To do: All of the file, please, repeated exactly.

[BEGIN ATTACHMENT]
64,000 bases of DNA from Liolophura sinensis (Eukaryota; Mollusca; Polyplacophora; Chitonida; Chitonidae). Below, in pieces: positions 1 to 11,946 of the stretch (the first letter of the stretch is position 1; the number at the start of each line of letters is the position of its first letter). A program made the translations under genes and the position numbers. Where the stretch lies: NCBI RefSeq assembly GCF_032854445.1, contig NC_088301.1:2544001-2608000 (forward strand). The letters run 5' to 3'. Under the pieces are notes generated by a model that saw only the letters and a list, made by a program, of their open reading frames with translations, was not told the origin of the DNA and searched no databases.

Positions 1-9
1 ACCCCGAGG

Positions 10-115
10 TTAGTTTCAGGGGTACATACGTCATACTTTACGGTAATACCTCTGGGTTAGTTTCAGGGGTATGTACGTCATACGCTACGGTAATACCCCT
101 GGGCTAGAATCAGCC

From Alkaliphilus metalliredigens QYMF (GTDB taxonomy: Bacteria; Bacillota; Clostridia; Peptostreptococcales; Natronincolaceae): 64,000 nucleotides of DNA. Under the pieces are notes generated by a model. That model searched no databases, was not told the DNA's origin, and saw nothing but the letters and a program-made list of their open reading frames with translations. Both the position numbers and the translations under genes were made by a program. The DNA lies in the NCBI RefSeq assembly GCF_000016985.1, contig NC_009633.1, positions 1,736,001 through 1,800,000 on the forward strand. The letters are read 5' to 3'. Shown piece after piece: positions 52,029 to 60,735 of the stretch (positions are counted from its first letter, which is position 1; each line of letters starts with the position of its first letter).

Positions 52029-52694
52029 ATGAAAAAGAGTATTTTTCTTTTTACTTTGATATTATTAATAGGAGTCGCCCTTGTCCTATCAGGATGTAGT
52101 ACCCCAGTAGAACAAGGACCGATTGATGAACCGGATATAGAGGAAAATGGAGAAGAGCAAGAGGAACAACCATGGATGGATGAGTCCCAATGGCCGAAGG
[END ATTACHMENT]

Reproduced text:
64,000 bases of DNA from Liolophura sinensis (Eukaryota; Mollusca; Polyplacophora; Chitonida; Chitonidae). Below, in pieces: positions 1 to 11,946 of the stretch (the first letter of the stretch is position 1; the number at the start of each line of letters is the position of its first letter). A program made the translations under genes and the position numbers. Where the stretch lies: NCBI RefSeq assembly GCF_032854445.1, contig NC_088301.1:2544001-2608000 (forward strand). The letters run 5' to 3'. Under the pieces are notes generated by a model that saw only the letters and a list, made by a program, of their open reading frames with translations, was not told the origin of the DNA and searched no databases.

Positions 1-9
1 ACCCCGAGG

Positions 10-115
10 TTAGTTTCAGGGGTACATACGTCATACTTTACGGTAATACCTCTGGGTTAGTTTCAGGGGTATGTACGTCATACGCTACGGTAATACCCCT
101 GGGCTAGAATCAGCC

From Alkaliphilus metalliredigens QYMF (GTDB taxonomy: Bacteria; Bacillota; Clostridia; Peptostreptococcales; Natronincolaceae): 64,000 nucleotides of DNA. Under the pieces are notes generated by a model. That model searched no databases, was not told the DNA's origin, and saw nothing but the letters and a program-made list of their open reading frames with translations. Both the position numbers and the translations under genes were made by a program. The DNA lies in the NCBI RefSeq assembly GCF_000016985.1, contig NC_009633.1, positions 1,736,001 through 1,800,000 on the forward strand. The letters are read 5' to 3'. Shown piece after piece: positions 52,029 to 60,735 of the stretch (positions are counted from its first letter, which is position 1; each line of letters starts with the position of its first letter).

Positions 52029-52694
52029 ATGAAAAAGAGTATTTTTCTTTTTACTTTGATATTATTAATAGGAGTCGCCCTTGTCCTATCAGGATGTAGT
52101 ACCCCAGTAGAACAAGGACCGATTGATGAACCGGATATAGAGGAAAATGGAGAAGAGCAAGAGGAACAACCATGGATGGATGAGTCCCAATGGCCGAAGG